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Dimmu Bogir's most epic album - 93%

SwagLordPicklePee666, December 11th, 2018

After recording "Puritanical Euphoric Misanthropia", Dimmu Borgir went on a massive worldwide tour. Then, they gathered together again in the studio, wrote new material, and with the collaboration of producer Fredrik Nordström and of the Prague Philharmonic Orchestra, they recorded what would later become their most famous and commercially successful effort to date, "Death Cult Armageddon". The album reached excellent positions in the charts worldwide immediately after its release, entering even the US Billboard 200 charts, and saw the band embarking on another great world tour, performing even at Ozzfest.

"Death Cult Armageddon" saw once again Dimmu Borgir evolving their sound, this time reserving even more space to epic orchestrations, giving a quasi-apocalyptic tone to the album. The symphonic elements are expanded to their maximum potential, but this doesn't mean the other instruments' parts weren't carefully composed. The guitar work by Silenoz and Galder is, as always, extremely complex and intricate, although this time they gave more space for the orchestrations to breathe. Lightspeed-fast tremolo picking sessions are still there, but this time the band opted for an even more extended use of chord-driven riffs, serving as a solid foundation for the orchestra. Even dissonant arpeggios in the traditional black metal fashion are widely used (the first track "Allegiance" comes immediately to the mind).

Nicholas Barker is still playing his drums in his usual, amazingly technical style, with surgically precise double bass drumming and blast beats sessions as strong and consistent as ever. The songs are generally slowed down if compared to the previous release, following more of a mid-paced tempo for the most part, resulting imposing and epic, even if a little less aggressive and heavy than what we saw on "Puritanical Euphoric Misanthropia". Vortex's voice is as beautiful as ever, but giving him a few more sessions where to sing would have been really cool. Shagrath's vocals sound as demonic, haunting and brutal as always, here we have really an amazing performance by one of black metal's most renowned vocalists. Spot on Mustis' performance too, his piano solos are really unique and add depth and complexity to the tracks.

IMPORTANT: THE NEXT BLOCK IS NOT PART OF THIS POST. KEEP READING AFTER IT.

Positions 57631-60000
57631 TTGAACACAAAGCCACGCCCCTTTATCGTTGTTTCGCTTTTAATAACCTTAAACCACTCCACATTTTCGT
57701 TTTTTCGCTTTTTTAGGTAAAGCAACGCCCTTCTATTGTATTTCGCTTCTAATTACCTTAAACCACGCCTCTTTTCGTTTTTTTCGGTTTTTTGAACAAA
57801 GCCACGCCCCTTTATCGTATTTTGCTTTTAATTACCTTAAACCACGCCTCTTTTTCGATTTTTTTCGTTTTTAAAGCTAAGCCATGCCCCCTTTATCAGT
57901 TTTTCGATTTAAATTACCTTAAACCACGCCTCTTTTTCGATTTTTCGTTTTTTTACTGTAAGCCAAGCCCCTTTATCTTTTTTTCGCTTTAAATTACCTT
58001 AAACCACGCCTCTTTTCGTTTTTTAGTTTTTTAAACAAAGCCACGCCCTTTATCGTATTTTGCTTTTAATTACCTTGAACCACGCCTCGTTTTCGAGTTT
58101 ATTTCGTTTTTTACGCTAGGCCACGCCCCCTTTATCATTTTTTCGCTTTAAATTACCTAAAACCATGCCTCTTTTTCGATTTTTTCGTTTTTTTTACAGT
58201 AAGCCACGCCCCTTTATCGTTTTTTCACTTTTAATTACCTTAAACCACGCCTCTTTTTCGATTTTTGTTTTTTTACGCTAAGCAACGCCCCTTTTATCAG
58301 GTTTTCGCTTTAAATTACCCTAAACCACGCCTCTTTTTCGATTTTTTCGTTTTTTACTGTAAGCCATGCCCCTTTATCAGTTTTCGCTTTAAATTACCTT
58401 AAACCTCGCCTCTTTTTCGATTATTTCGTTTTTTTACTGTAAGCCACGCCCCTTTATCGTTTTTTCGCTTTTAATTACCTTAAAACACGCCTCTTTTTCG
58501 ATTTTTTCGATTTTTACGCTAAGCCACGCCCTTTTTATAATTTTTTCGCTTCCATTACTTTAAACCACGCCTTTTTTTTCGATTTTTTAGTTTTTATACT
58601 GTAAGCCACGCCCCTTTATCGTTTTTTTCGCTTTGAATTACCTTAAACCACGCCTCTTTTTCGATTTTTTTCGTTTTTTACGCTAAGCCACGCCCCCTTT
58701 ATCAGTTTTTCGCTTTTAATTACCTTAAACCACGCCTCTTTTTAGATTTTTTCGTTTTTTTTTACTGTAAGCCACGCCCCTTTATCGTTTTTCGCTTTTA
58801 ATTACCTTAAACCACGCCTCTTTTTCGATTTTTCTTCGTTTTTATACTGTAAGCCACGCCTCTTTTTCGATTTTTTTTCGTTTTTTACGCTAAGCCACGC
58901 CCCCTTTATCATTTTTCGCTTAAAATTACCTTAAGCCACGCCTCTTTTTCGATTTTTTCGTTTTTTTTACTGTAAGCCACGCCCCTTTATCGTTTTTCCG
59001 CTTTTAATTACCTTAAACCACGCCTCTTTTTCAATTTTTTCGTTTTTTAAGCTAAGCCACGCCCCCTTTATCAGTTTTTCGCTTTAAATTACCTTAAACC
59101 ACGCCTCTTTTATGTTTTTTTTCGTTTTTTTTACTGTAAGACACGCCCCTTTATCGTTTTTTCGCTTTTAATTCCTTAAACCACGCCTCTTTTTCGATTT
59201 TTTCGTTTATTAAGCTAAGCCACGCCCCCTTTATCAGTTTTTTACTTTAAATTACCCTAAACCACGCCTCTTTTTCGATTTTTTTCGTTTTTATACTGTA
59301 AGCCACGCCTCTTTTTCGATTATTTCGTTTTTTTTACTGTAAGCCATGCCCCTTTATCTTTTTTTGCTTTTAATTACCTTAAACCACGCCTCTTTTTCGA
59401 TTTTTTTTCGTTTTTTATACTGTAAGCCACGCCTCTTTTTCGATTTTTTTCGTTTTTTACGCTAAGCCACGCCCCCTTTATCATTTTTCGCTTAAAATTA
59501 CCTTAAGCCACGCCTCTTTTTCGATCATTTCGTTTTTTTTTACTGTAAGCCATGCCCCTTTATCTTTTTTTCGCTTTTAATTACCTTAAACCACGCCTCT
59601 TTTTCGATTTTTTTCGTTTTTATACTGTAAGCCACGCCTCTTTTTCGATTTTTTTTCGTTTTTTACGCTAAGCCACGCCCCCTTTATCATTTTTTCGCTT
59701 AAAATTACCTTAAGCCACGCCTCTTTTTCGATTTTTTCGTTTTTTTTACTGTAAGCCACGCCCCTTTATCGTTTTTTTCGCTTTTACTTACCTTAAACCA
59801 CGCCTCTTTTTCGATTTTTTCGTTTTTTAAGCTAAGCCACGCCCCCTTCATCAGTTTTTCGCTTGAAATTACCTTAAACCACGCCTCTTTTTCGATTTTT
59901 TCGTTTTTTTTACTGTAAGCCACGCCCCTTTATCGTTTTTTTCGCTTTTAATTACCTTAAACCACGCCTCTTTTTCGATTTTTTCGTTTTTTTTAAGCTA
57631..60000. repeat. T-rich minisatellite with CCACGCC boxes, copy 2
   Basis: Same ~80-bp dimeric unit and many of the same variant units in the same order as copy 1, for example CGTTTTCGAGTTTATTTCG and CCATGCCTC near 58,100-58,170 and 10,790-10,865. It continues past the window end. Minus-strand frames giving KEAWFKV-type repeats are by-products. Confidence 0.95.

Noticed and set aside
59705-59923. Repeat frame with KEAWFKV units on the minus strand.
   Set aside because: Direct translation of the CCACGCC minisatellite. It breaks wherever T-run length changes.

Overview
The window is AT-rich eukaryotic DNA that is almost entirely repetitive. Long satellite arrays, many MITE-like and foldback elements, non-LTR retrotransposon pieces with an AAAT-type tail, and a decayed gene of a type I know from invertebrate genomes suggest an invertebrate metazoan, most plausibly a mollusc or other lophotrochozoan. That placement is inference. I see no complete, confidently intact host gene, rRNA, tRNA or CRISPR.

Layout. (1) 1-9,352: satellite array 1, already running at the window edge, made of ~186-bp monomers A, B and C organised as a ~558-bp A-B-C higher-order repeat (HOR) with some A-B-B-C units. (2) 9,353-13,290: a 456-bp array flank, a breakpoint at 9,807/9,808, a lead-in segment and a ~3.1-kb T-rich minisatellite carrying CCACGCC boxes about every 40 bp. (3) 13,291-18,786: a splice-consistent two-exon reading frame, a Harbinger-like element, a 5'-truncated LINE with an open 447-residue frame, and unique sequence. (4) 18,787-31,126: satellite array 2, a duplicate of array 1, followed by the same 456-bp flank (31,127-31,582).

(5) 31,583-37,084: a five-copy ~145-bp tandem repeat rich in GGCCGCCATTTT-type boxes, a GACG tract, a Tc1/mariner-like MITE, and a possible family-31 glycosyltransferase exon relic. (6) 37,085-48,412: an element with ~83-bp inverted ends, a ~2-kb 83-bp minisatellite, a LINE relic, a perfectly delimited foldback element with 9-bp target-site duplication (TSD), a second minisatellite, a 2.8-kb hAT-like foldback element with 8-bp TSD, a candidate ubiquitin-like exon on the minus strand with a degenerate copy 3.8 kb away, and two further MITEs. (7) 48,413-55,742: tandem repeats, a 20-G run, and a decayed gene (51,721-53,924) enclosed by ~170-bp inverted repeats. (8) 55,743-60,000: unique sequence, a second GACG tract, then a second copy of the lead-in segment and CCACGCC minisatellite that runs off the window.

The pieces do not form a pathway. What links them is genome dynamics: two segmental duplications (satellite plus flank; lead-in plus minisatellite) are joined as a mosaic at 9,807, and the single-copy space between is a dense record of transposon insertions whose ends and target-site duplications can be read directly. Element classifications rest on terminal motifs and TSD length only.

Lyrics are very deep, mysterious, intricate and complex, dealing with matters of occultism, anti-religion, satanism, misanthropy. More and more times during the album Shagrath resorts to effected spoken parts that really give a mystic feel to the songs. We also witness the return of the norwegian language in "Allehelgens død i Helveds rike" and the vaguely power metal influenced "Vredesbyrd". The production this time doesn't sound completely industrial-like, although it's still pleasantly polished, but enhances the orchestrations and the overall epic feel. The drums weren't fully triggered, resulting in a more traditional sound, and the guitar tone is more restrained and a bit softer too. We have again a wide usage of vocal effects and sampling, something that really enhances the songs and still shows some industrial music influences in the process of songwriting and production.

Album's highlights include the first two tracks, "Allegiance" and "Progenies of the Great Apocalypse", sounding really apocalyptic, showing an amazing performance by all the band members and incredible orchestral arrangements, the two epics "Eradication Instincts Defined" and "Unorthodox Manifesto" (made again memorable by imposing riffing, excellent sampling, majestic orchestral elements, Shagrath's vocals and the solos and adornments by Mustis, Silenoz and Galder) and "Cataclysm Children", thanks to the awesome and aggressive main guitar riff.

"Death Cult Armageddon" represented another massive success for Dimmu Borgir, and cemented the band's status as one of the most famous extreme metal acts. The quality in this record is plain for everyone to see: don't miss it for any reason!